I don’t get many emails from nd.gov, so the ones I get tend to attract my attention. What does the state of North Dakota want with me this time? I wonder.
The sour smell of curdled milk
It turns out the message was from the curator of a history museum, and his question concerned a smelly bee suit. He explained that the museum had recently accepted a donation of a used beekeeper’s suit, but the staff was disturbed by the powerful smell. The curator described it as “baby spit up—curdled milk with the smell of stomach acid.” He said they couldn’t figure out why the suit smelled so bad or why the odor was so strong.
The curator mentioned that the suit had been used in both North Dakota and in the California almond orchards. He did some Internet research and discovered that some flowers produce bad-smelling honey, so he wondered if the foul smell could come from aster honey.
A good beekeeping mystery
First, I eliminated the aster honey: it can smell bad but not like that. Whenever I smell that sour, vomit-y smell, I’m reminded of lactic acid bacteria. If we assume the odor on the suit was not from an obvious cause—that is, the beekeeper didn’t get sick on it—I think the odor could have resulted from lactic acid bacteria living among the fibers.
Lactic acid bacteria are common organisms that decompose sugars in anaerobic (low oxygen) environments. They often cause spoilage in foods, including wine, and the scent of lactic acid bacteria is often described as “sour milk, cheesy, or rancid.”
Honey bees are loaded with lactic acid bacteria
We know that lactic acid bacteria live in the honey bee gut. In fact, researchers at Lund University in Sweden have found 13 different species living in the honey stomach of healthy bees. These bacteria metabolize sugars such as glucose, fructose, and maltose, all of which are found in nectar and honey.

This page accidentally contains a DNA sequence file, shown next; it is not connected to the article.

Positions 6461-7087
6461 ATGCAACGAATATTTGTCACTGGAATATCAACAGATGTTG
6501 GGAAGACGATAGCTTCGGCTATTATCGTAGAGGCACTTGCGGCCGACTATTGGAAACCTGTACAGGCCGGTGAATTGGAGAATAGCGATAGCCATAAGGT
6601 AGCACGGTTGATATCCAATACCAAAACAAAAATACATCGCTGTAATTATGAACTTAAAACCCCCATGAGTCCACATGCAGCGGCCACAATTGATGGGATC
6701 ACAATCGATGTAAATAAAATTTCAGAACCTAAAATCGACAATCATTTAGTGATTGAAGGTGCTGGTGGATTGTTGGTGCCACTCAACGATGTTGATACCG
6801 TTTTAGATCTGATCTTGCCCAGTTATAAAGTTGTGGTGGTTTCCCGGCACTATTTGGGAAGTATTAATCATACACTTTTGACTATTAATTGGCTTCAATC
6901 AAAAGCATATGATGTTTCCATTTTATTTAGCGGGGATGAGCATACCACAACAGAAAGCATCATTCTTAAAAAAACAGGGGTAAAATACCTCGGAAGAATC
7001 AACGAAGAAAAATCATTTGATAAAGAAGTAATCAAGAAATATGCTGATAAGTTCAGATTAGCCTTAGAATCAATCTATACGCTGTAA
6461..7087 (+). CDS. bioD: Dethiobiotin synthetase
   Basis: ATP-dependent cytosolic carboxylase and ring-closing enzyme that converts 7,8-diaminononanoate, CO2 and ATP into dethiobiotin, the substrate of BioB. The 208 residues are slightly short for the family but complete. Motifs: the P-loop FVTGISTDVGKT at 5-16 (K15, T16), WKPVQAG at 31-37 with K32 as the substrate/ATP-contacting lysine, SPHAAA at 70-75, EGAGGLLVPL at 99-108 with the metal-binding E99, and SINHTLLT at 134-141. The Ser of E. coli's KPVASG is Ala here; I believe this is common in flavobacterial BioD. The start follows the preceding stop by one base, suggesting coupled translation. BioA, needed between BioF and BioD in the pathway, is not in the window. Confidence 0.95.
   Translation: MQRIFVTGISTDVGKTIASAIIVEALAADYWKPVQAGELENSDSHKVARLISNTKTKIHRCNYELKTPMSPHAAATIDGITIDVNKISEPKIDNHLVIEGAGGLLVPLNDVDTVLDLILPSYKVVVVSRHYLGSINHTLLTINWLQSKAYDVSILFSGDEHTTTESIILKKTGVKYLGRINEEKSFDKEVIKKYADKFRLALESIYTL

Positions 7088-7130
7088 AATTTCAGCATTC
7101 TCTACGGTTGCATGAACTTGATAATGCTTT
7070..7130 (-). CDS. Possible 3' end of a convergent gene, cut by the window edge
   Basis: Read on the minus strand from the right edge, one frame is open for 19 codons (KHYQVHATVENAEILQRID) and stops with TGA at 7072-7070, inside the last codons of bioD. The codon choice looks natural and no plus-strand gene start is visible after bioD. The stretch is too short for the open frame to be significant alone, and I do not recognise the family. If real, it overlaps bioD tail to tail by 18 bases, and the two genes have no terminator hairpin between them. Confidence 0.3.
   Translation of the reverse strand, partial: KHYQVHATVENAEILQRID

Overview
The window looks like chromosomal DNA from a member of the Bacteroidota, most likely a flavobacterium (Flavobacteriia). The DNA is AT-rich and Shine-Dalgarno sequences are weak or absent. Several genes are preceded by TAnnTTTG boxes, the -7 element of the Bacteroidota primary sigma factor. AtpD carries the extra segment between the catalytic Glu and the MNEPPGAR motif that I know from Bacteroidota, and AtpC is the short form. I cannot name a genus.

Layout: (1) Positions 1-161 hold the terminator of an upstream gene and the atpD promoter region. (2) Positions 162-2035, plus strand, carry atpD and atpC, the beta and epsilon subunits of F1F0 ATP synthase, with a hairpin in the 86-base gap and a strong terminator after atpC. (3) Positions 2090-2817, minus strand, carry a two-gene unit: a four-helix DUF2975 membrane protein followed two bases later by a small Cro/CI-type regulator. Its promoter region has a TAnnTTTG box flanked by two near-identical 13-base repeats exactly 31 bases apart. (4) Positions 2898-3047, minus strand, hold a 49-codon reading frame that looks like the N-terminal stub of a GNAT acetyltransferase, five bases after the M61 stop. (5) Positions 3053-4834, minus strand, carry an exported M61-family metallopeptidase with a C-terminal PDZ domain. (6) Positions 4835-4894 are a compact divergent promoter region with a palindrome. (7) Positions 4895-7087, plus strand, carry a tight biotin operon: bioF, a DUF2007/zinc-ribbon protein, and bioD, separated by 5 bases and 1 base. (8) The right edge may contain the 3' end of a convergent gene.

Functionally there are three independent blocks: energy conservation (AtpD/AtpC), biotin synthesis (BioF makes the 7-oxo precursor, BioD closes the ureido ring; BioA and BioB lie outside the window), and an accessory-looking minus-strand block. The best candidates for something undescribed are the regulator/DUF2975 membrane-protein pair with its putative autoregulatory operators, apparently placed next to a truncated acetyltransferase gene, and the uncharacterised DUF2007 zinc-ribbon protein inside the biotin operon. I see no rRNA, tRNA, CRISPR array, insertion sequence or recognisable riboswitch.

Now we can assume that some of the gut bacteria are excreted in honey bee feces. And we can also assume that bee feces frequently adorns a beekeeper’s clothing, along with drips of honey and nectar.
If the suit was well-used and then stored in a low-oxygen environment such as the bottom of a plastic bucket or a toolbox in the back of a pickup, a large number of these bacteria could thrive on the bits of bee feces and the splatters of honey. Let the suit incubate in that warm, low-oxygen, food-rich environment for a few weeks and I’m sure you could nurture something that smelled really gross.
A second guess: butyric acid
I was pretty content with this theory until I remembered that some beekeepers use butyric acid to remove bees from honey supers. Butyric acid is a component of human vomit and the source of its characteristic odor. The smell is strangling and offensive, and it could very possibly be the real culprit here. The thing that confuses me is the description of “baby spit-up,” which to me is much milder than butyric acid, which is downright disgusting.
Of course, it’s impossible to establish the cause without seeing or smelling the suit in person, something I’m happy to miss. So I guess our smelly suit will remain an unpleasant mystery.
In any case, I wonder: Do people really donate filthy beekeeping suits to museums? Without washing them first? Wonders never cease.
Honey Bee Suite